Tenable officially released Nessus 4.2 today. I’ve been using a beta copy for a few weeks now so I thought I’d weigh in with my initial observations.
First, I’m going to recognize a certain bias here. I’ve done thousands of scans over the last couple of years with the Nessus client that, aesthetically and functionally, hasn’t changed much for my day-to-day use. Enter version 4.2 — a major (i.e. complete interface re-design) change and I must confess I’ve had to get used to it. That said, I think the new interface is a big win for Nessus in both the “look and feel” and functionality categories.
The new UI is a Flash-based web app. The big change is that scan reports and policies are now stored on the server instead of the client. This opens up some new opportunity for “disconnected” scans. You can log in and out of the server to monitor progress and scans are not interrupted. For Bandolier users running the client and server on a single machine, this may not be a huge deal since the scans generally run so quickly anyway. For those using more of a distributed architecture (which may make sense more now than ever), this is going to be a nice feature. It will also be great for doing more general vulnerability assessments, especially thanks to another new feature: a progress bar.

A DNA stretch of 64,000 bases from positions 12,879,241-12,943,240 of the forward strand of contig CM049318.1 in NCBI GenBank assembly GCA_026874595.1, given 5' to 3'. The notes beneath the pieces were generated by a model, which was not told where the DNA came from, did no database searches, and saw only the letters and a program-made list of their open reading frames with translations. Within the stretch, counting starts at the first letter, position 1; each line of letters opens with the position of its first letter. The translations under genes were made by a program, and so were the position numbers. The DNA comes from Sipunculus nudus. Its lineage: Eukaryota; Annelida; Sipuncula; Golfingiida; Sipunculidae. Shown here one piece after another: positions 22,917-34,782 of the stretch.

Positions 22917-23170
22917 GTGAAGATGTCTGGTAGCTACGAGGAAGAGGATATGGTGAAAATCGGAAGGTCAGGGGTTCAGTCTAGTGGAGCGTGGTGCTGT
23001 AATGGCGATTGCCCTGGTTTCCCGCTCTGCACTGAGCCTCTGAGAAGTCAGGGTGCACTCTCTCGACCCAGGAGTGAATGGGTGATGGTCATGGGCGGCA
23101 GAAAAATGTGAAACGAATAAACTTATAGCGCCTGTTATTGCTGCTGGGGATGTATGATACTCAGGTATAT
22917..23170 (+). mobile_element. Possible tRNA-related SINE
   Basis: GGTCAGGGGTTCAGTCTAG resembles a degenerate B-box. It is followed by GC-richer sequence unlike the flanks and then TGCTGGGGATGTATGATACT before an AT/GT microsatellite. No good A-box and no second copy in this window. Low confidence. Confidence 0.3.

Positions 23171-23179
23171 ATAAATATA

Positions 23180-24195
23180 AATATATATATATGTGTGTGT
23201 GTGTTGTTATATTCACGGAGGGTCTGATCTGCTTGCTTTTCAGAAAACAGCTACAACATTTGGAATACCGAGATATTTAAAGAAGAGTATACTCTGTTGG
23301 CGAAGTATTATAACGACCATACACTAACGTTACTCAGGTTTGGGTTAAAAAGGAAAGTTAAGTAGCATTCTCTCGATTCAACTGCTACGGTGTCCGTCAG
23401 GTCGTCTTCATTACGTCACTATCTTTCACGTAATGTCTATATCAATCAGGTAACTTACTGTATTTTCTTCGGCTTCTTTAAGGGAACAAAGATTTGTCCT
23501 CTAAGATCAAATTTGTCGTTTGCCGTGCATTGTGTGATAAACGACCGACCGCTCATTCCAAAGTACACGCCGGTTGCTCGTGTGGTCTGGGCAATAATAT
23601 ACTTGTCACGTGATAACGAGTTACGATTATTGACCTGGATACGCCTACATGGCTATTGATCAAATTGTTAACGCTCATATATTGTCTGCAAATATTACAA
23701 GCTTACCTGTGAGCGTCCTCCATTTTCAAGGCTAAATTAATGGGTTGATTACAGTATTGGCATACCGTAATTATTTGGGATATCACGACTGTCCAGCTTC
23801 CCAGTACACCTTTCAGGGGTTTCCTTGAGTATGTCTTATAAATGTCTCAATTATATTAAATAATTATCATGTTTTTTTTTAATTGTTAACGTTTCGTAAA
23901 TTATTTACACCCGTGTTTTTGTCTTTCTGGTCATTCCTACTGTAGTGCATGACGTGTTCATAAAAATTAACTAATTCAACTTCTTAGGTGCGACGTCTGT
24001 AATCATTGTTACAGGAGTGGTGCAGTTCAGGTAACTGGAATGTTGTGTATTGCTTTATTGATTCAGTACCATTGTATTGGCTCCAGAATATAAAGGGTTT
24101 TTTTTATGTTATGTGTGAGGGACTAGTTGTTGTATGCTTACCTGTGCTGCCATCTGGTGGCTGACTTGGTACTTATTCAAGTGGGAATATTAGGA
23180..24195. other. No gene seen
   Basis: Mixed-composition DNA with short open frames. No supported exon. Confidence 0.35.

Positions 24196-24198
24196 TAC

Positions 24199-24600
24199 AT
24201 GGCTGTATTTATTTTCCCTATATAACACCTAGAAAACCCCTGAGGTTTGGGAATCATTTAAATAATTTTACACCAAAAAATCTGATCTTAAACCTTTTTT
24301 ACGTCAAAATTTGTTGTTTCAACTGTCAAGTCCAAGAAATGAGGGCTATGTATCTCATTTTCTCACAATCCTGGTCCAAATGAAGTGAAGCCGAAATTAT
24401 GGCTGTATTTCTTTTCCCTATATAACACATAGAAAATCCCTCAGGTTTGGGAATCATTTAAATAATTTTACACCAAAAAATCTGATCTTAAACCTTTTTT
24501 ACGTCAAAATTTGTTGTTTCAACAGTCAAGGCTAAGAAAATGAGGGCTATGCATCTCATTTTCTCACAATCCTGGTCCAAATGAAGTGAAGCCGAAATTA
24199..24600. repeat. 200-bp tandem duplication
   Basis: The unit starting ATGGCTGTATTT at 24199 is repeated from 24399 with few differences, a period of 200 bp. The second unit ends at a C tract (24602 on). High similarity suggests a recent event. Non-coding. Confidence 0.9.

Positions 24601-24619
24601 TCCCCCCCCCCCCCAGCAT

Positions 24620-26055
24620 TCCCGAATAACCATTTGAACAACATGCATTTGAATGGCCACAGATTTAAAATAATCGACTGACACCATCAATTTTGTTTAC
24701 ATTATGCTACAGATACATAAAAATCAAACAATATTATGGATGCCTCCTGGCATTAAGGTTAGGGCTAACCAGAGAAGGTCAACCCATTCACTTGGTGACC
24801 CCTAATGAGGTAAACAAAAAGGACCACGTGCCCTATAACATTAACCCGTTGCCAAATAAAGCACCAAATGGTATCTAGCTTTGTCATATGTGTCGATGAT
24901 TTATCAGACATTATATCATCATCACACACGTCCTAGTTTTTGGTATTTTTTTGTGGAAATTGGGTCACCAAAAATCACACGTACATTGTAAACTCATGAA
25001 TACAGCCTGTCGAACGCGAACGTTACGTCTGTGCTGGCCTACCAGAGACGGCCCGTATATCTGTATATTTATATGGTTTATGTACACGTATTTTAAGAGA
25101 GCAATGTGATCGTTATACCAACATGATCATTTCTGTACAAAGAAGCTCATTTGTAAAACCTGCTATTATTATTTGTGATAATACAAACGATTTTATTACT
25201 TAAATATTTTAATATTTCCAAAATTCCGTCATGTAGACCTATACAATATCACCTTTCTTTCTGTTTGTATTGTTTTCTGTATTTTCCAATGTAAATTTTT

Another potential win for Bandolier users: the ability to compare scan reports over time and highlight the differences. Right now for the compliance plugins it seems to only catch the difference in the number of “high” or failed checks rather show you which setting, specifically, has changed. But if you’re doing netstat port scanning along with your Bandolier scan (which is enabled by default), then the compare feature can definitely help you see if any new ports have been opened.
So despite some early on, “who moved my cheese” complaining, the 4.2 upgrade is a good thing and I look forward to using it more. Take a look for yourself in this video from the Tenable YouTube Channel:
I’ll leave you with my tip of the day to get you started: remember that the sections and options are still organized the same way (i.e. you still choose Windows Compliance Checks under Preferences), it’s just laid out differently.